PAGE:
22 Church St. was one of three tenement houses built by the Fenwick family of Charleston, SC. Damaged by fire before 1785, the lots lay vacant until 1796 when Daniel Brown, a mariner, purchased the long, narrow, central property and built a home in the style of the traditional Charleston single-house. Over time, the structure has been converted into the Adamesque house we see today. The traditional Charleston porch has been walled in, the entrance room greatly expanded, and the front doorway shifted from the south side of the building to the west, now opening directly onto the street. A rooftop skylight, large windows, and several beautiful early fanlights, allow vast amounts of natural light to enter the home, highlighting the historic nature of the structure. Unique to the neighborhood, 22 Church St. contains several pieces of early, intricate, hand-forged ironwork. The Historic American Building Survey photographed and documented both the Juliet Balcony and the Coal Chute Gate due to their historic and aesthetic value. Exposed brick, original plaster, heart of pine floors, pegged-through mortise and tenon joinery, and many valuable historic elements such as hand-carved wooden mantles, hand-blown glass panes, and in-situ plaster mouldings make 22 Church St. a visually and culturally valuable property that greatly contributes to the historic character of the nationally recognized South of Broad Historic District.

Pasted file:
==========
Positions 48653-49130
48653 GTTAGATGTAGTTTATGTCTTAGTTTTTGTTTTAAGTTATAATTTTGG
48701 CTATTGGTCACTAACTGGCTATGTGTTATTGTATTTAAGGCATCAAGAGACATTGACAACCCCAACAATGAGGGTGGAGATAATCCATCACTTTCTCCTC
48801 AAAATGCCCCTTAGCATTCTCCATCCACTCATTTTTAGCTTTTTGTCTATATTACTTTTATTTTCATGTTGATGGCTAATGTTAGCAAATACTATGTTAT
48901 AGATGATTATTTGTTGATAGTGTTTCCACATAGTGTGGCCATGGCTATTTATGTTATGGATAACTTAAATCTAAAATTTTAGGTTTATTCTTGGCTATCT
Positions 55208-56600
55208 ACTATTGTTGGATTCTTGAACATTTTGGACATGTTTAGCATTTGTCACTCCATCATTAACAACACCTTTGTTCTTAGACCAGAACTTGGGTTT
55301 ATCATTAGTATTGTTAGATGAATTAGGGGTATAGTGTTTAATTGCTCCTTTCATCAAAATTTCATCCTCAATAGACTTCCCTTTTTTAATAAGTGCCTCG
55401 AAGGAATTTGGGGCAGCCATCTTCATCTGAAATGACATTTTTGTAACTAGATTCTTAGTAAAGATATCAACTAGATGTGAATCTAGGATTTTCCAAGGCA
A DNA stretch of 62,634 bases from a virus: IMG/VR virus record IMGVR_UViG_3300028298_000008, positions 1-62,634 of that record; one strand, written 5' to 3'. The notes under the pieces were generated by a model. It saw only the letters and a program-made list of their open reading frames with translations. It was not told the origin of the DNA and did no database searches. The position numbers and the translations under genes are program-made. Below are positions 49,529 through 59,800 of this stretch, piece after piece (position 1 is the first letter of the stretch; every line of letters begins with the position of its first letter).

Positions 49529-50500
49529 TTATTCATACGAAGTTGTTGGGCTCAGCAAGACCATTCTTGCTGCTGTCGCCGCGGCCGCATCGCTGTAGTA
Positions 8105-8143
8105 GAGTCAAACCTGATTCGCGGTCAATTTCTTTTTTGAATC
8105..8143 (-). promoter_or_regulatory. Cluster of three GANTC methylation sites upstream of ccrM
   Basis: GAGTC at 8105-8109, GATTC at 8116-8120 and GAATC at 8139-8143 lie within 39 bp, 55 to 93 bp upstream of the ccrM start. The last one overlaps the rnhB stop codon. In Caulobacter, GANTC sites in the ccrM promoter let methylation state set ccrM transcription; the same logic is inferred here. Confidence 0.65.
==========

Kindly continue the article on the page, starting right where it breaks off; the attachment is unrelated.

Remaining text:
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Data last updated: 09/15/2014 05:59AM